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Getting on the property ladder is no mean feat, especially during the pandemic - which is why the UK government has extended its Help To Buy scheme.
The strategy, which aims to get first-time buyers on the property ladder, offers people an interest-free loan to get their homes in the bag.
While the offer deadline was originally until March 31, the government has announced plans to extend it until May 31 for those already proceeding with buying their house under the programme to help with obstructions caused by the coronavirus.
The loan originally meant that potential buyers could borrow up to 20 percent of the cost of a house - or 40 percent for those in London.
Those who take part will need to pay a deposit of at least 5 percent, and the mortgage must be to the value of 25 percent or higher in order to make up the remaining amount.
There are also eligibility requirements on the house, which must be newly built and can cost up to £600,000.
It's also required that applicants can afford the monthly fee and interest payments, and not own any other properties
The original scheme meant first-time buyers could reserve their homes from mid-December and get the keys to move in from 1 April 2021.
However, as reported by the BBC, Covid-related delays could mean that more than 16,000 sales are at risk, with buyers facing large bills if purchases fall through last minute.
In fact, the building of new homes that are eligible for the enterprise have been stalled by as much as eight months, leaving some buyers worried that the new deadline will arrive too soon.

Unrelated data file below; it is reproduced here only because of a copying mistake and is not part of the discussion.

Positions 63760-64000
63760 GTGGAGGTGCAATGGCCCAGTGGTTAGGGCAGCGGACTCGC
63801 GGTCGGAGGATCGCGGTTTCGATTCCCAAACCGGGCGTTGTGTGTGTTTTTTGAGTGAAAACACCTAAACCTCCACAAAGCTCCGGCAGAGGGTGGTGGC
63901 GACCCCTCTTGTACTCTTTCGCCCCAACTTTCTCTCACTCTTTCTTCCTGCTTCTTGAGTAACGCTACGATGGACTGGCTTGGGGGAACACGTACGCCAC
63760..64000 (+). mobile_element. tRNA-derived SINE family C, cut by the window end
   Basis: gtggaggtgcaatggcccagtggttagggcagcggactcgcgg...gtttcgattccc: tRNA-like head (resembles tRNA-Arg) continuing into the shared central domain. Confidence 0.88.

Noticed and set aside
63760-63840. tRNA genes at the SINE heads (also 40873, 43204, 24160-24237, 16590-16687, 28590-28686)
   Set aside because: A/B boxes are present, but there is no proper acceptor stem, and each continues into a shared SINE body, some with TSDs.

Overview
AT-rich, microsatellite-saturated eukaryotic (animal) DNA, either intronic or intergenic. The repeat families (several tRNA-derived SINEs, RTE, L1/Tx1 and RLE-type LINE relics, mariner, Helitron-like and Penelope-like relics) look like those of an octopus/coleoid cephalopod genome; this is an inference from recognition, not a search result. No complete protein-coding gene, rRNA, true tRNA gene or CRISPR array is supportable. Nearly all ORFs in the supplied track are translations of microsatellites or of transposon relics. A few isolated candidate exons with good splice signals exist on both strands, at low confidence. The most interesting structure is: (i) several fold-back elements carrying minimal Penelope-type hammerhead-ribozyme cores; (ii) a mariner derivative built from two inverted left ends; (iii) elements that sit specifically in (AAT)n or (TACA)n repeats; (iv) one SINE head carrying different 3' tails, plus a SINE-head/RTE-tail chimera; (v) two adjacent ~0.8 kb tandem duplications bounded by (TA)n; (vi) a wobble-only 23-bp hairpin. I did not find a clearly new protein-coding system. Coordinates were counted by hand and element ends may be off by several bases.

Unfortunately, the ongoing pandemic has meant construction workers have had to self-isolate or be furloughed, not to mention Brexit, which has led to a shortage of overseas workers.
As such, data from Homes England gathered through a BBC Freedom of Information request showed there are 16,691 house deals that are yet to be concluded.
Hopefully, this can be finished in the coming months, with plans to extend the scheme helping things along.
Speaking about the scheme, Housing Secretary Robert Jenrick said: "The Government is providing more ways to help families onto the housing ladder, and provide that life-changing moment when you get the keys to your own home.
"Alongside First Homes, Shared Ownership and our £12bn investment in affordable housing, our new Help to Buy scheme will help thousands more families take their first step into a home of their own."
Will German, director of Help to Buy at Homes England, added: "Help to Buy has already helped more than 270,000 people into homeownership and 82 percent are first-time buyers.
"The new Help to Buy builds on this success with first-time buyers in front of mind.
"We're pleased we can help homebuyers with smaller deposits to own a home, at a time when there are fewer options open to them.
"Housing, like most sectors, has experienced a slowdown during the Covid crisis.
"But Help to Buy continues to give homebuilders the confidence to keep on building at a more crucial time than ever."
It's worth bearing in mind that the loan means that Homes England will then have an entitlement to any proceeds in the future sale of the home, taking the same percentage of the profits as what they put in.
Words: Daisy Phillipson
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